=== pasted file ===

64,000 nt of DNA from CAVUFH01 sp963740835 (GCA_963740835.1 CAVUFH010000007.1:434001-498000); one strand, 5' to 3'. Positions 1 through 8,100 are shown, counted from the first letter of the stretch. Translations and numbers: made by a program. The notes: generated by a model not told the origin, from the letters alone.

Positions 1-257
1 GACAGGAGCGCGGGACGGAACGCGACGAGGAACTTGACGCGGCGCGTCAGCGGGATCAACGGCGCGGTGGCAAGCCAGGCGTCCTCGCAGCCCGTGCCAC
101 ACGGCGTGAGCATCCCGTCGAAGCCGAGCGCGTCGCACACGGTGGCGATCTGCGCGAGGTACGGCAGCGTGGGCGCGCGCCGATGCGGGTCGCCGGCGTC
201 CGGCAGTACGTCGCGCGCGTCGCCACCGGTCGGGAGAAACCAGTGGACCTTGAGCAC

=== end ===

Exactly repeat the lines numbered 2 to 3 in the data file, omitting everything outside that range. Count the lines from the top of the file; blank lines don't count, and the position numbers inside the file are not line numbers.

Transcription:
Positions 1-257
1 GACAGGAGCGCGGGACGGAACGCGACGAGGAACTTGACGCGGCGCGTCAGCGGGATCAACGGCGCGGTGGCAAGCCAGGCGTCCTCGCAGCCCGTGCCAC